Slush Tips

It’s been only recently that we opened to submissions and we have received lots of short fiction and Monster Bytes. We thank you for your interest. However, we’ve got some easy tips that might help you leap out of the slush box.

Short Fiction

  1. Flash fiction: We buy flash fiction under 1000 words but barely receive any. Your odds are much higher of making it out of the slush if you send flash.
  2. Unusual setting: More than 80 per cent of everything we get is set in New England. Yes, we know Lovecraft was from Rhode Island, but we’d like different an unusual locales. It adds spice to the mixture.
  3. Historical fiction: The publisher and the editor in chief have a soft spot for good historical fiction. Most of what we get is Victorian, so other time periods are often unexplored.
  4. Fiction by and about minorities and women: We get a lot of Caucasian male protagonists. And we know Lovecraft wouldn’t have had a female Japanese lead, but we would. We are not interested in fiction that degrades women, minorities or children, such as “rape and revenge” or “childhood sexual abuse” plots (for women or men). We see too many of them, already.
  5. Not only horror: Most of what we receive is horror, but we will also purchase Lovecraftian parody, science fiction, dark fantasy, steampunk or heroic fantasy. Clark Ashton Smith’s Hyperborian stories, for example, are fantasy with a Lovecraft twist.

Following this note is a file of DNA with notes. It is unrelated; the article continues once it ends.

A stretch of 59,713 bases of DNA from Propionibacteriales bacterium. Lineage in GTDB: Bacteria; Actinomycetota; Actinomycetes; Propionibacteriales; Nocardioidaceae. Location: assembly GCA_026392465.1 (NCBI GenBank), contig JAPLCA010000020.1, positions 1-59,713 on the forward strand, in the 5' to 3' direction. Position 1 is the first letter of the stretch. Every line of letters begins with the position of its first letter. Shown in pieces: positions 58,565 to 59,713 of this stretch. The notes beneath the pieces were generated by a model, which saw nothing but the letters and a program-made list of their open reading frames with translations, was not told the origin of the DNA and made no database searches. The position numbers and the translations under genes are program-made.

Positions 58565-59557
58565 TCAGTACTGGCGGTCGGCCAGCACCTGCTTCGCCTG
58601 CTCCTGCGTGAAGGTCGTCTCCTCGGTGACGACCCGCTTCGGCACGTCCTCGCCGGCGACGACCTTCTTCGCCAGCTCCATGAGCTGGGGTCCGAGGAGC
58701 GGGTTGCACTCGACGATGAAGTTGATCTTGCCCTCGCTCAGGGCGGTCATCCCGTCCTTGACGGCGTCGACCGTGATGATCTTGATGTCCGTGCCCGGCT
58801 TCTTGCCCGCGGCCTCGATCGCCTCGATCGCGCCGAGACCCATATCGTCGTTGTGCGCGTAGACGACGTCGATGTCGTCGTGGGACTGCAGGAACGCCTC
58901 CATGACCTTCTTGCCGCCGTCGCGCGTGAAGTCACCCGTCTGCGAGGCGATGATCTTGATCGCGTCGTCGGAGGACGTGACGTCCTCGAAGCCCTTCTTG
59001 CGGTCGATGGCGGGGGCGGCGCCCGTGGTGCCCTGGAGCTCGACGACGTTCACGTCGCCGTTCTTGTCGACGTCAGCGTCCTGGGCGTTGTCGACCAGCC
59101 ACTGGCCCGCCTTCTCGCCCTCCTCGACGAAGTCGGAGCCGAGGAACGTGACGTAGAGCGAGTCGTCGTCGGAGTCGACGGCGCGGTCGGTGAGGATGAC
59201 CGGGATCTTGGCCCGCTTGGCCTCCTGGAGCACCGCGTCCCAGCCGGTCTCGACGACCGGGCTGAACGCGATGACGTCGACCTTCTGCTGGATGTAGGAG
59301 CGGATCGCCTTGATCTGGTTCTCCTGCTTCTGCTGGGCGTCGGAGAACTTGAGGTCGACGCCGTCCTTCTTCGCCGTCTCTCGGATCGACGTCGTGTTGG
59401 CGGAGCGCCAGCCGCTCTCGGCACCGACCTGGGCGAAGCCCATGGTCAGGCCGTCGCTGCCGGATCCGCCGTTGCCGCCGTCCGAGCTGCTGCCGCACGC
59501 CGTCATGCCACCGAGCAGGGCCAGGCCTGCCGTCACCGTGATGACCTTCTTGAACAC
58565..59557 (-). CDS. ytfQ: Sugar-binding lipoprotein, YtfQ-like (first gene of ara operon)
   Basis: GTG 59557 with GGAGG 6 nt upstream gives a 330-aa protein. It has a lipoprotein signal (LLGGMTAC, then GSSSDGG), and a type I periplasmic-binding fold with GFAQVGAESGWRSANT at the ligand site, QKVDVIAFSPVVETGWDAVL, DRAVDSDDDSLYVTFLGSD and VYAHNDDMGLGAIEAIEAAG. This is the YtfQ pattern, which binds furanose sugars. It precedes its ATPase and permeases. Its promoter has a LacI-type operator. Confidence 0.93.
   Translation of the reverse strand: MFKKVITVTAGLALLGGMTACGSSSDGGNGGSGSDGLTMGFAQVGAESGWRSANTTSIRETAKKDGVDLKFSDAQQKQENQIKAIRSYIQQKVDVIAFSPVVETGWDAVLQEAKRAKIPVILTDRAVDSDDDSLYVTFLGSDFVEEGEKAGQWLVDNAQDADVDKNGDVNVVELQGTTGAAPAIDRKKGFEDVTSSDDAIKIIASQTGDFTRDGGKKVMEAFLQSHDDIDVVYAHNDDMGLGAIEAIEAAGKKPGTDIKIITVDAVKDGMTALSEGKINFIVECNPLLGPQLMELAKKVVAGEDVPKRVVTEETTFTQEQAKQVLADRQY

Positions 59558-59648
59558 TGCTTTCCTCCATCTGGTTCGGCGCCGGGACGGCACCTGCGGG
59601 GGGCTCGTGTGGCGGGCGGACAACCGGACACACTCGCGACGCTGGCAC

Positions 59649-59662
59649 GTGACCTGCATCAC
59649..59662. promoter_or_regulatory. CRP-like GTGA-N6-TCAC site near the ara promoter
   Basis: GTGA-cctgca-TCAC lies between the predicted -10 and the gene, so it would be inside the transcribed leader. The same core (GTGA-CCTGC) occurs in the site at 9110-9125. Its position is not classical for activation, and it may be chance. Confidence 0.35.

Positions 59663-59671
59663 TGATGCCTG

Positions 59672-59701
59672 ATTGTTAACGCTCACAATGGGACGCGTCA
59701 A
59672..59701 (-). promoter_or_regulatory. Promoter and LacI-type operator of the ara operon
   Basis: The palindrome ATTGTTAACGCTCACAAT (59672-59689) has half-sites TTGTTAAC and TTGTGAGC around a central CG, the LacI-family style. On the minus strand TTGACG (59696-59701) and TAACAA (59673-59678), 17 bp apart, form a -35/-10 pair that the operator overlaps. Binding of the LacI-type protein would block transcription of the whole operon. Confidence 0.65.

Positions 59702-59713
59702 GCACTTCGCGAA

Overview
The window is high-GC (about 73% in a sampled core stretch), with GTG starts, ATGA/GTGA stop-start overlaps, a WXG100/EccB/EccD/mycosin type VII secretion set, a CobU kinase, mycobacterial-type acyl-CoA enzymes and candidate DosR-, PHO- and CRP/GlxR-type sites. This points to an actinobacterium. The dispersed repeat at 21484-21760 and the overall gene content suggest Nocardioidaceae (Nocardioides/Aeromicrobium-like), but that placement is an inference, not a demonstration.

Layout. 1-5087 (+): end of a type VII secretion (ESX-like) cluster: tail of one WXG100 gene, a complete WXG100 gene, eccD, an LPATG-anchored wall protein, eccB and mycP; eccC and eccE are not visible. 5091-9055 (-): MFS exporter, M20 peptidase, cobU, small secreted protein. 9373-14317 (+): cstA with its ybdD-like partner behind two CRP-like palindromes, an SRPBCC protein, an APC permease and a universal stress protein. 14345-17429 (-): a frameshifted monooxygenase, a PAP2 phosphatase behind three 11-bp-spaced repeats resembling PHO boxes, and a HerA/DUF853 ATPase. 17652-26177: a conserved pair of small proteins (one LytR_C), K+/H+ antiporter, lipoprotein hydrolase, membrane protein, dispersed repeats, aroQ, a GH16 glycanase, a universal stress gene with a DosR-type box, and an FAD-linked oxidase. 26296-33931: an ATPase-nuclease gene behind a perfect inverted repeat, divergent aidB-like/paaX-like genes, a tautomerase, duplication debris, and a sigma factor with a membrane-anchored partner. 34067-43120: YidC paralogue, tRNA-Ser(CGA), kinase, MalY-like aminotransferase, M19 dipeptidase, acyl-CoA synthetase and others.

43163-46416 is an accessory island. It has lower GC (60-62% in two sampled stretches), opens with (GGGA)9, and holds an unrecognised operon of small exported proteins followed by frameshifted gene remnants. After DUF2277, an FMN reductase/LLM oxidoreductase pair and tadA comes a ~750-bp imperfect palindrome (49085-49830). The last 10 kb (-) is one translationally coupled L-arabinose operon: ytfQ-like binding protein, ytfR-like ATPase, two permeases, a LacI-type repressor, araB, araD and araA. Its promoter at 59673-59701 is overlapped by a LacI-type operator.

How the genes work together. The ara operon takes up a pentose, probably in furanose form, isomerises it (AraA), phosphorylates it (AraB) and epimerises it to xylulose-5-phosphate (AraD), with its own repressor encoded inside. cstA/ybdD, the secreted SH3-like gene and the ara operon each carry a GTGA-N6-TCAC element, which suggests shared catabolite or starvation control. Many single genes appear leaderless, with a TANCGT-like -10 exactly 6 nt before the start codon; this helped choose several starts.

6. Lovecraftian: We have an ample definition of what constitutes fiction inspired by Lovecraft, but straight murder stories or revenge pieces with no hint of the supernatural do not fall in this category.

Monster Bytes

If you are curious about what a Monster Byte looks like, go through News, Fiction, Lifestyle and Opinion archives.

Reviews and Essays

We want reviewers! We’ve got people lined up for book reviews but we are also looking for speculative movie and TV reviewers. And essays on Lovecraftian stuff.

IFP

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7 Comments on “Slush Tips”

  1. Michael Webb

    What exactly constitutes fiction that degrades women and children? If the woman fails to resolve the conflict and dies, or children suffer in a story, does that constitute degrading women and children? It is after all a horror story.

    1. IFP
      silviamg

      Pointless violence does not a good horror story make. If you have read our first issue, you’ll see that “A Bedtime Story” concludes with the death of a woman. We are not against the death of females or characters in stories, but violence for the sake of violence does not satisfy the editorial team. Similarly, throwing in rape, mutilation or profanity just to shock us will not get a story up the slush ladder.

    2. IFP
      silviamg

      I might add to the above reply that while we do buy horror, we also purchase other Lovecraftian stuff from parody to sword and sorcery (ala Clark Ashton Smith or Robert E. Howard). We reply quickly, so if it is not our cup of tea we’ll let you know as soon as we can. We don’t want to keep writers waiting for long.

  2. Jeffrey Moeller

    Guidelines clarification query. I have a short story I am circulating but don’t wish to offend. The POV character is female, but thoroughly and unremorsefully despicable, and meets an (off camera) violent but deserved end. The antagonist is female and frankly not any better. No one in the story is what you might consider a good person or heroic.

  3. Mike

    Hi folks -

    Do the submissions have to feature things Lovecraft created, or can they simply be dark stories with creatures that may be similar to something Lovecraft would have done? Thanks.

    1. IFP
      silviamg

      The stories should be inspired by Lovecraft, but don’t need to feature Mythos creatures or monsters.

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